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And here is another reason why our nation is trillions of dollars in debt. Without even getting into the issue of people being forced to pay taxes for something that they don't even agree with. The fact of the matter is that nobody is going to even play the game. So even if you agree that there is a problem, and you think that playing this game could help solve the problem, you would then have to convince tens of millions of people to invest significant time into the game for it to have the desired effect.

What is going to happen is that they will spend a couple of years and burn through the 2 million dollars to make a game that is destined to be boring because it's number 1 rule of design will not be to make a compelling game. If they are lucky they will get a few hundred people at their university to spend more than 10 minutes in it, and the only other people who will ever bother playing it are people who are pushing the same agenda that it is, and they are the audience who doesn't need it.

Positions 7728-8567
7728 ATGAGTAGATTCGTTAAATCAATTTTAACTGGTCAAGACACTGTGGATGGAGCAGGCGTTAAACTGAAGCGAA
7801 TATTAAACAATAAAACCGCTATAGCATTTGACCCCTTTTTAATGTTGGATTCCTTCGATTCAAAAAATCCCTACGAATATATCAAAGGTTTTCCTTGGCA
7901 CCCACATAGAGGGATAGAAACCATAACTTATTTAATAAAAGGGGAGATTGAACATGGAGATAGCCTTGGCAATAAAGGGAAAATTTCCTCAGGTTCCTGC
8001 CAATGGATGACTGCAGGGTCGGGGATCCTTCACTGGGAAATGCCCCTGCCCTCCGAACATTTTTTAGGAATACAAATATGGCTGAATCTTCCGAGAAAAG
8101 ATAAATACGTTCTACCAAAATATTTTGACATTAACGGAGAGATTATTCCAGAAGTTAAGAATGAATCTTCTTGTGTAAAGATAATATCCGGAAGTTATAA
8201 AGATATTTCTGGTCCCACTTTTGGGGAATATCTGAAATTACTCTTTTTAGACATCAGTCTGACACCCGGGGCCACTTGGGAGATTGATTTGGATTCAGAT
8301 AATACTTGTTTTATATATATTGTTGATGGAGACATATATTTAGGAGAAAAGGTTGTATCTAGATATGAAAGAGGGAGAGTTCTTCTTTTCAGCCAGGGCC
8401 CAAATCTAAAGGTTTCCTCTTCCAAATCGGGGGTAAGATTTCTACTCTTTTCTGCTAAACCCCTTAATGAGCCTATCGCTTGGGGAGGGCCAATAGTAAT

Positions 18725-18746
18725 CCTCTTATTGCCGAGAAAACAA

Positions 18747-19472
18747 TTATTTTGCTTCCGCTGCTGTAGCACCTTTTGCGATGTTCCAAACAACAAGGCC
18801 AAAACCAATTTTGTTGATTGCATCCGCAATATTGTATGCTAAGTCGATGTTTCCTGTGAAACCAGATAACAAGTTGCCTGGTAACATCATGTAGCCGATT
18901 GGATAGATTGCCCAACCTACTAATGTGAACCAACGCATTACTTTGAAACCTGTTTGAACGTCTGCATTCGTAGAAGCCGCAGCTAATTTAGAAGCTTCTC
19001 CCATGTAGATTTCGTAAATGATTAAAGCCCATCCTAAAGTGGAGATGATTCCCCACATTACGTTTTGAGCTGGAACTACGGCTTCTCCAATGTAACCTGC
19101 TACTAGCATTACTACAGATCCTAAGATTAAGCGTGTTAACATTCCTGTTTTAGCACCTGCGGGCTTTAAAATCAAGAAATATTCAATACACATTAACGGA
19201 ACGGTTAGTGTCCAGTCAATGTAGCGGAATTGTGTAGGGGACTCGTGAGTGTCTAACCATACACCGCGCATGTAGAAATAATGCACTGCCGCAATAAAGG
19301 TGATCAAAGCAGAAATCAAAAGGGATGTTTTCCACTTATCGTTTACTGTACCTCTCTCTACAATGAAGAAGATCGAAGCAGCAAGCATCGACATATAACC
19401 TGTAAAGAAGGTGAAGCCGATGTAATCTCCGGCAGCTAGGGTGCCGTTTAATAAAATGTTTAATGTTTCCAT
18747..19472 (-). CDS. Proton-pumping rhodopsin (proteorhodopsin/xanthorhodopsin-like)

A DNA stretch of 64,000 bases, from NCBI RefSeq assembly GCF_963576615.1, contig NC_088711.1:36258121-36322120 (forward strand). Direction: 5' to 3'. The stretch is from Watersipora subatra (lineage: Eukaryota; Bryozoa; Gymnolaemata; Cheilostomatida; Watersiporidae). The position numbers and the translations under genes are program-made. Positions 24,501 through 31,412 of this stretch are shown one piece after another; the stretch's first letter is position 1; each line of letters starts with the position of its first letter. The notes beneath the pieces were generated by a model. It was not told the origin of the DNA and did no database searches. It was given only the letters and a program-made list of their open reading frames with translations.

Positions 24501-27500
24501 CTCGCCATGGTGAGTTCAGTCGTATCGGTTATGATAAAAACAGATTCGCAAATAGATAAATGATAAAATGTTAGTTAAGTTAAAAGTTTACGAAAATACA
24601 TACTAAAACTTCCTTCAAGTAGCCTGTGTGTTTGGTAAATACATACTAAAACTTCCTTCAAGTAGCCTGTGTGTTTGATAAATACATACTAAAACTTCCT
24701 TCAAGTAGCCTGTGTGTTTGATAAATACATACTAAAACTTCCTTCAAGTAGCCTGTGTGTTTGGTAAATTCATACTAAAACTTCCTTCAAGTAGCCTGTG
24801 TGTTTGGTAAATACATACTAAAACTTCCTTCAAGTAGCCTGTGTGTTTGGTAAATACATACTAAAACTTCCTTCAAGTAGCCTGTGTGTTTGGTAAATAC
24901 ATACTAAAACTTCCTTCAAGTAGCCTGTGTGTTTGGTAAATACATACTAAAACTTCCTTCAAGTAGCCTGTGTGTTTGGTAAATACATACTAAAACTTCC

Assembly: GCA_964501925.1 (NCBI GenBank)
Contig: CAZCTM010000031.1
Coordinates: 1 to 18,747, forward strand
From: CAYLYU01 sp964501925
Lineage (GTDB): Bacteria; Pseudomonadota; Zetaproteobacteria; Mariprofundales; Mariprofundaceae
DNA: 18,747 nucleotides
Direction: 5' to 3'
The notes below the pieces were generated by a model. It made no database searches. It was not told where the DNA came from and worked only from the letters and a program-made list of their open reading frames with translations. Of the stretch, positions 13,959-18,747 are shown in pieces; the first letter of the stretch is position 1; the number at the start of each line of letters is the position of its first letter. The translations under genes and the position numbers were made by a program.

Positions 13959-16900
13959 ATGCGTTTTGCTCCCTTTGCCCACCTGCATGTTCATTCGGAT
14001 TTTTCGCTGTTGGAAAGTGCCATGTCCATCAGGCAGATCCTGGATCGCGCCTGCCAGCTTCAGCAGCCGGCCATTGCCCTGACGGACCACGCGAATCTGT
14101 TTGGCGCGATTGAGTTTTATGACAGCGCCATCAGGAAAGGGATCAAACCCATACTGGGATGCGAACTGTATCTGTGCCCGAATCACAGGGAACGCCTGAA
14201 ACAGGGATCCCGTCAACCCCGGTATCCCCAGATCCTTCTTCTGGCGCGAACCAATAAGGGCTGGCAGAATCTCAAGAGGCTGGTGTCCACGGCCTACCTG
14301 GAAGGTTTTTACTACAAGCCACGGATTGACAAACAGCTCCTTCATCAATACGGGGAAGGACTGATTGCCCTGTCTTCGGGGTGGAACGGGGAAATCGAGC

Meanwhile that 2 million dollars pushes our debt up that much further, and after decades of paying interest on it, this wonderful game will probably end up costing us 6 or 8 million.



Brilliant!

Adam Bishop
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The Department of Defence has a budget for the 2010 fiscal year of $663.8 billion. Wikipedia has Medicare spending at about the same. Future historians surely will write of the fall of the United States as a world power, and how that fall was brought about not by a military budget that dwarfed any other country on Earth or by a health care system with out of control costs, but by the infrequent efforts of a few people in the civil service to try to increase the gender balance in the work force.